Sonali: First, the leader of the Catholic Church, the Pope arrives in Scotland tomorrow for a four day visit to the UK. It's a big moment for the millions of Catholics in Britain, as it's the first time a Pope has visited in more than 25 years.

Ore: In a minute we'll be looking at why there are mixed feelings about his visit, but first Hayley's been to Vatican City in Italy where the Pope lives, to find out a bit more about him.

Hayley's video report

Ore: So he has got a lot of followers. But there are also lots of people who don't agree with what the Pope stands for. In recent years it's become clear that some children in care of Catholic priests have been mistreated.

Sonali: Now the Pope did apologise earlier this year in a letter but he's been accused of not doing enough to uncover exactly what went on.

Ore: Critics say some groups of priests stopped children speaking about being mistreated because they didn't want to give the Church a bad name. So we asked an expert on the Church to explain more.

Robert Pigott: This has been a huge problem for the Catholic Church, not just in this country but around the world during the last few years. And it's because a few priests have mistreated children who've been placed in their care. And I think what's made people so angry and disappointed and to feel so let down is that the priests were in a position of trust - they were trusted by parents to look after the children. And I think people are also asking why the Pope, who is the leader of all the Catholic priests in the world, didn't do more to stop it happening.

Sonali: So the Pope's visit starts tomorrow when he lands in Edinburgh. And thousands are expected to be there to welcome him.

Ore: Hayley will be following him throughout the day for us, so make sure you're back with us for that.

Wednesday, September 15, 2010

The Pope is due to arrive in Britain tomorrow and, assuming that CBBC decides to report his visit, Newsround Blog will be looking out for journalistic integrity.

Will Newsround explain why loads of people believe that the Pope is a flagitious man who is not welcome here? Or will it instead hide away the controversy, in a similar way that Ratzinger himself tried to cover up cases of child abuse in his church?

Tuesday, September 14, 2010

Sonali: Meat dress, what d'you think?

Ore: I reckon .. go Gaga, well done.

Sonali: I think ... she's a vegan! It's disgusting!

Ore: She can do what she likes. She is Lady Gaga.

Sonali: Alright, fair enough.

That was part of the banter on Newsround yesterday, after they'd just carried a report about the MTV Video Music Awards.

Not sure Sonali was right about Lady Gaga being a vegan. Perhaps she was thinking of TV chat show host Ellen DeGeneres, who definitely is a vegan. After all Ellen was presenting at the MTV awards, and also interviewed Lady Gaga after the ceremony.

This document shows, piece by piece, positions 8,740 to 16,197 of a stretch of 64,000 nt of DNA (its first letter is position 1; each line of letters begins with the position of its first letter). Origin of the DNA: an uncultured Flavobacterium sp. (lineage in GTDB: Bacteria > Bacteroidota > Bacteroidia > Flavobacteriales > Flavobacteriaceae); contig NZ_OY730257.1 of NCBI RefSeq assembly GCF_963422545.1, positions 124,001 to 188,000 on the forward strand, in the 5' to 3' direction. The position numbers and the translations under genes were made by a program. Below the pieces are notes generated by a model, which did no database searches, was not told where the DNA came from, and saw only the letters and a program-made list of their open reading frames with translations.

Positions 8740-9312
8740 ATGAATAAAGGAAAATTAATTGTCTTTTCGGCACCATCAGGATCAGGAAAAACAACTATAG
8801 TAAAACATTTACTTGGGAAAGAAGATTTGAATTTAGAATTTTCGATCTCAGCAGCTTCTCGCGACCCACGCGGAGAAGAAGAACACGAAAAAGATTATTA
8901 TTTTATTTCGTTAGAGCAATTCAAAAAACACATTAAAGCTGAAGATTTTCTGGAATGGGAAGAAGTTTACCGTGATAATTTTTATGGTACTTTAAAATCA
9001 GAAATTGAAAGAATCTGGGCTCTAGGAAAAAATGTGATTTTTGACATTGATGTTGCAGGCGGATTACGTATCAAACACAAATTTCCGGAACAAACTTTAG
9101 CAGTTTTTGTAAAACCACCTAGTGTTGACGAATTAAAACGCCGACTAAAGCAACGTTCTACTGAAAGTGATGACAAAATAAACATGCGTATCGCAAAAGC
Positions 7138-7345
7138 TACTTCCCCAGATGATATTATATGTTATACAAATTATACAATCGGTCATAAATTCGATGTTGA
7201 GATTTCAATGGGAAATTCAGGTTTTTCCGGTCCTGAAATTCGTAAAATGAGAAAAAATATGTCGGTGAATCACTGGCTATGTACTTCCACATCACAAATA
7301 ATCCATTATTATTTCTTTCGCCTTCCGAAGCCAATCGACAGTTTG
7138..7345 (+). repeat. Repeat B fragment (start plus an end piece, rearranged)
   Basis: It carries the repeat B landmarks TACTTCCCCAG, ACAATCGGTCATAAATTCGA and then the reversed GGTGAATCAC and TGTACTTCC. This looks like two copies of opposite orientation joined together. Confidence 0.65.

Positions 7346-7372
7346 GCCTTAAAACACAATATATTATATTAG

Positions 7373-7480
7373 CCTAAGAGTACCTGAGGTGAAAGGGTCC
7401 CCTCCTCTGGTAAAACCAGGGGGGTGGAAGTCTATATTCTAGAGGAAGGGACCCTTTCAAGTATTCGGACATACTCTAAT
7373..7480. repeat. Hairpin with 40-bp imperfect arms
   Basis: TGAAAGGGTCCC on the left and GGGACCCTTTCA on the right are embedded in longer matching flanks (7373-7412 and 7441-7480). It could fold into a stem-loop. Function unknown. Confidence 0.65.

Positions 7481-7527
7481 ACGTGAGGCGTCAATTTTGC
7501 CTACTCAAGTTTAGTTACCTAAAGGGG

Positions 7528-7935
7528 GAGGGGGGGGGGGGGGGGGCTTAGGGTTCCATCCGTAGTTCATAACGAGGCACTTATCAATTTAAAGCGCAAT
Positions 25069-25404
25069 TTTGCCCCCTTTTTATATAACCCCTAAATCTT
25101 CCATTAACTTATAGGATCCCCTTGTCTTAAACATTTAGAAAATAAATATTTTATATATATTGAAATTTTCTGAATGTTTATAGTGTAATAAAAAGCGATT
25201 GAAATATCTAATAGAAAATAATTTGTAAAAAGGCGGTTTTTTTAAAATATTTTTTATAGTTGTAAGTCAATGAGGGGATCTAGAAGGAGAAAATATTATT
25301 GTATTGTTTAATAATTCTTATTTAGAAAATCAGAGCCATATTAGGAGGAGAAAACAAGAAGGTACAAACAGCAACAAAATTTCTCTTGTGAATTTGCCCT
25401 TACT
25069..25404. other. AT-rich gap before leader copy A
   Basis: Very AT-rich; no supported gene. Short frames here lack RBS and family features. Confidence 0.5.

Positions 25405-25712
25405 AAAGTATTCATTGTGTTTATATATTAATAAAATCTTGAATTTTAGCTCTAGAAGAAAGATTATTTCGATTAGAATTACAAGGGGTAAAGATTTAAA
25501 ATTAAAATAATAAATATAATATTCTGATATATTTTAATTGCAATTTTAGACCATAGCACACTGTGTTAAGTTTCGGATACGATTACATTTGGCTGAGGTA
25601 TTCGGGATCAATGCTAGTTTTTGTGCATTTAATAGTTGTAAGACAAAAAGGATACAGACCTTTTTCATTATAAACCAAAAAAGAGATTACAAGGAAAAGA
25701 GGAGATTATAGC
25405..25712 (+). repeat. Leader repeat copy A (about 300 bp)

This report, from Channel 4 News, helps explain Gaga's meat dress -

Wonder what Newsround will make of Lady Gaga's new record when it's released. She sang part of Born This Way at the award ceremony -

How beautiful in my way, cos God makes no mistakes.
I'm on the right track. Baby I was born this way.

Monday, September 13, 2010

Perhaps it was because of the BBC Trust requirement that no group be ignored or underserved that Newsround, last week, decided to cover racist bullying from the point of view of a white boy bullied by Asian pupils.

The story resulted from the recommendations in a report (pdf) for Swindon Borough Council, which had looked into the circumstances surrounding a boy who suffered serious injuries when he was hit on the head with a hammer.

Alex Gray, a counsellor from ChildLine was in the studio to answer questions. Ricky asked him whether racist bullying was worse than other types of bullying. Alex responded that racist bullying "really attacks something really really personal to you," and that, Alex said, makes it particularly bad.

Traditionally racist bullying has been treated as more serious than all other types of bullying, but not for the reason given by Alex. Racist bullying is taken so seriously because the bullying, as well as directly affecting the victim, is also seen as an attack on a whole community group, and therefore a threat to community relations and a cohesive society.

Victims of racist bullying can, perhaps more readily than with other types of bullying, obtain help from their friends and family. Kids who, on the other hand, get bullied about issues personal to themselves often feel less able to ask for that help. Hopefully, when Ricky carries out his investigations for Newsround, he'll be a bit more skeptical and won't simply accept what he's told at face value.

Newsround's coverage of the racist bullying story may have given a misleading impression that Swindon's recommendations were applicable throughout the country. This is how it went out on Thursday's Newsround at 5pm -

Sonali: First we're talking about bullying. You can get picked on for all sorts of reasons. For some kids it's because of the colour of their skin.

Ricky: Well today a new report says schools should be doing more to stamp out racist bullying.

Sonali: (video) Three years ago Henry was attacked at his school because he was white. This CCTV film shows him just before he was set upon by a gang. They beat him up and left him with serious head injuries. There'd been lots of trouble between white and Asian pupils at the school, and Henry and his friends had been badly bullied. Henry's school say they couldn't have done anything to stop him being attacked, but Henry disagrees and thinks they could have. There's been a big investigation into what happened and the Report's out. It says schools must find out exactly why someone's been bullied and whether it's because of the colour of their skin. They say schools should keep a record of the race of all bullies and their victims, and the police should be told about any racist pupils.